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‘Worst’ alcohol advert named by critics

A review of a two-litre alcopop bottle on an Australian retailer’s website has been called the “worst alcohol ad of 2014-15”.

Lobbyists have slammed the self-regulation of drinks industry advertising as “ineffective”

The review has been slammed by Australia’s Alcohol Advertising Review Board (AARB), which published its annual report into alcohol advertising in the country this week.

Conducted by health organisations and chaired by Professor Fiona Stanley, the report claimed that self-regulation of alcohol drinks groups’ advertising in Australia is “ineffective” and many producers are “ignoring” concerns about their exposure to young people.

The report also revealed “strong public support” for legislative controls to protect children and young people from exposure to alcohol promotion.

In particular, the AARB identified an online “Customer Review” of an alocopop brand by a writer claiming to be 12-years-old as the worst alcohol ad of the past year.

The body named other “shocking” alcohol adverts, including ads placed near schools, sponsorships of major Australian sports, and “irresponsible” price promotions.

As such, a number of health lobbyists have furthered their calls for legislation to control alcohol advertising and “close the loophole”.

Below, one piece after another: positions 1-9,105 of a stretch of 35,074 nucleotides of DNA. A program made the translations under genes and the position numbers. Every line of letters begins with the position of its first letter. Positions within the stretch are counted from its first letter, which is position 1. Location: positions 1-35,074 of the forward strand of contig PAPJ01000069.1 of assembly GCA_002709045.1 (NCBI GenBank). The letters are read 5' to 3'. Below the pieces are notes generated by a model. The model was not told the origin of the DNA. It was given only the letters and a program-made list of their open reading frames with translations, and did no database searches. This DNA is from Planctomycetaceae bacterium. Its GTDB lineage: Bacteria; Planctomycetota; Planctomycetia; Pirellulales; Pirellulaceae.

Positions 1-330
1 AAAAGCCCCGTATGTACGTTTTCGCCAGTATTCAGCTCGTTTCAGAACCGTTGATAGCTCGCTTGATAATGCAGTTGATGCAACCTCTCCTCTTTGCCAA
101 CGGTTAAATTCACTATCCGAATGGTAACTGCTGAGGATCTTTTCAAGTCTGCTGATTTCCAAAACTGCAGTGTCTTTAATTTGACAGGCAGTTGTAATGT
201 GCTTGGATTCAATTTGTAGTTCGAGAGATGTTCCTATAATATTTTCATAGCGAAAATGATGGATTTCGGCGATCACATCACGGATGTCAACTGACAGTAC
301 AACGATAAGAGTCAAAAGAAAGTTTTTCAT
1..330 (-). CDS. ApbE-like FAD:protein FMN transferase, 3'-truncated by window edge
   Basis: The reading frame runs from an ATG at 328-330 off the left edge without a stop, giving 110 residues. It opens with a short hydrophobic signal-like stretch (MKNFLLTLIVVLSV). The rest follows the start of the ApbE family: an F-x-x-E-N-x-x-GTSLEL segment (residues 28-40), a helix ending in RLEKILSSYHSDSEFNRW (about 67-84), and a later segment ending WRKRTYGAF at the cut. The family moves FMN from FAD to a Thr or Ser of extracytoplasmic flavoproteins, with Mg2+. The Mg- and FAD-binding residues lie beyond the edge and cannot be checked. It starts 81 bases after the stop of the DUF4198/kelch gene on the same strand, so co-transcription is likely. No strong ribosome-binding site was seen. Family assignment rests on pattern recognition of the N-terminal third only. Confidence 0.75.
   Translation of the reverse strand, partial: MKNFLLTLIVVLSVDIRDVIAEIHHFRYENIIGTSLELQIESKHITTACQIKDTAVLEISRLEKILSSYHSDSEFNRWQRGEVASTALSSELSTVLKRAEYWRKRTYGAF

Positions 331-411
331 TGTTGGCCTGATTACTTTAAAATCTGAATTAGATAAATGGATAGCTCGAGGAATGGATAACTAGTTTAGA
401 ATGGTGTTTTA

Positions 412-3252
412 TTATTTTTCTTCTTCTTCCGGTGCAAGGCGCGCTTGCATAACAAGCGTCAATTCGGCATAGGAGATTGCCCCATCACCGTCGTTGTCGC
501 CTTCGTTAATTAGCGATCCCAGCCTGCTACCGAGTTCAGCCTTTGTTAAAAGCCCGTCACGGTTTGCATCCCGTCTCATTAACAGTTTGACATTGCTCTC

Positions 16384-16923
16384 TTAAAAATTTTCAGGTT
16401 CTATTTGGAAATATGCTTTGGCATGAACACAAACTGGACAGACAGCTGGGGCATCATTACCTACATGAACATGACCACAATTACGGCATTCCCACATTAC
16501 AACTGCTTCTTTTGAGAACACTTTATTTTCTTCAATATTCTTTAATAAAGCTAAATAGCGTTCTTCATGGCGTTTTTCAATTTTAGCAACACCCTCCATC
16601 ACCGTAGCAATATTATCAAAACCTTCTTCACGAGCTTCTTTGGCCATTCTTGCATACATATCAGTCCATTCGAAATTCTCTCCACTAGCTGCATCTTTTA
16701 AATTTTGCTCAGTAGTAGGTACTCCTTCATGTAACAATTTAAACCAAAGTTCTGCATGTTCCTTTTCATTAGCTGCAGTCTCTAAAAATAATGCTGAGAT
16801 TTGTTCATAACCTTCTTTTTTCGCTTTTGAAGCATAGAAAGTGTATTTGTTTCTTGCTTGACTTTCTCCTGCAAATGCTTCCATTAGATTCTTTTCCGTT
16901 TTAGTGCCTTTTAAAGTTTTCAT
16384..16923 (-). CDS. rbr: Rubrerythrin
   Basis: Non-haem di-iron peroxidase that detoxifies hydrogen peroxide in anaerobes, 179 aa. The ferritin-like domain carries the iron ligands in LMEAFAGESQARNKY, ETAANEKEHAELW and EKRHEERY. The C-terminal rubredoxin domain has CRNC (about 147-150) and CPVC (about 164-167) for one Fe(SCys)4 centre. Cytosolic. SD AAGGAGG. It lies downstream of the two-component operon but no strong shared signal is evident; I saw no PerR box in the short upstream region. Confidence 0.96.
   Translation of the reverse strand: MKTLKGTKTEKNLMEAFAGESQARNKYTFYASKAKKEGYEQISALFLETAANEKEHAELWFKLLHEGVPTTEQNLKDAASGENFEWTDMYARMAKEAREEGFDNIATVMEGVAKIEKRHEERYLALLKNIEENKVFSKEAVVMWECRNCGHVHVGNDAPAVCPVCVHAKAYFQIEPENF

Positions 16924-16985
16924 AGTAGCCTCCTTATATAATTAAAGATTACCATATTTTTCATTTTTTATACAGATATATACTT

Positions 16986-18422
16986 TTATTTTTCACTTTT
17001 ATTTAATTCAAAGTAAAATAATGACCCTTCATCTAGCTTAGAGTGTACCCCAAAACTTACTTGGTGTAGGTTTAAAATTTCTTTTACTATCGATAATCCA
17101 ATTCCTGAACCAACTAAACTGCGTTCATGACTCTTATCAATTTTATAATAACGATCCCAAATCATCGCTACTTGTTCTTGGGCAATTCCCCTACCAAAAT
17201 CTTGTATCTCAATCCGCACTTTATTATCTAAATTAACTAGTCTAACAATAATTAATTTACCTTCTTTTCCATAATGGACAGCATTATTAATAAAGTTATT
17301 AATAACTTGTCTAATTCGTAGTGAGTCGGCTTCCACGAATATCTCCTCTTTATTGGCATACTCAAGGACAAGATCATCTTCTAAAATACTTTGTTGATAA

“This report provides yet more evidence that self-regulation of alcohol advertising does not work,” said Michael Thorn, chief executive of Foundation for Alcohol Research and Education (FARE).

“Even more disturbing, it highlights the alcohol industry’s relentless drive to normalise the consumption of alcohol by exposing and pushing alcohol to young people, across an ever expanding range of traditional and digital media platforms and merchandising incentives.”

In 2014-15, the AARB received 165 complaints; 92 determinations upheld complaints in full and 17 in part. For the third successive year, the AARB said it received more complaints than the industry’s self-regulatory system.

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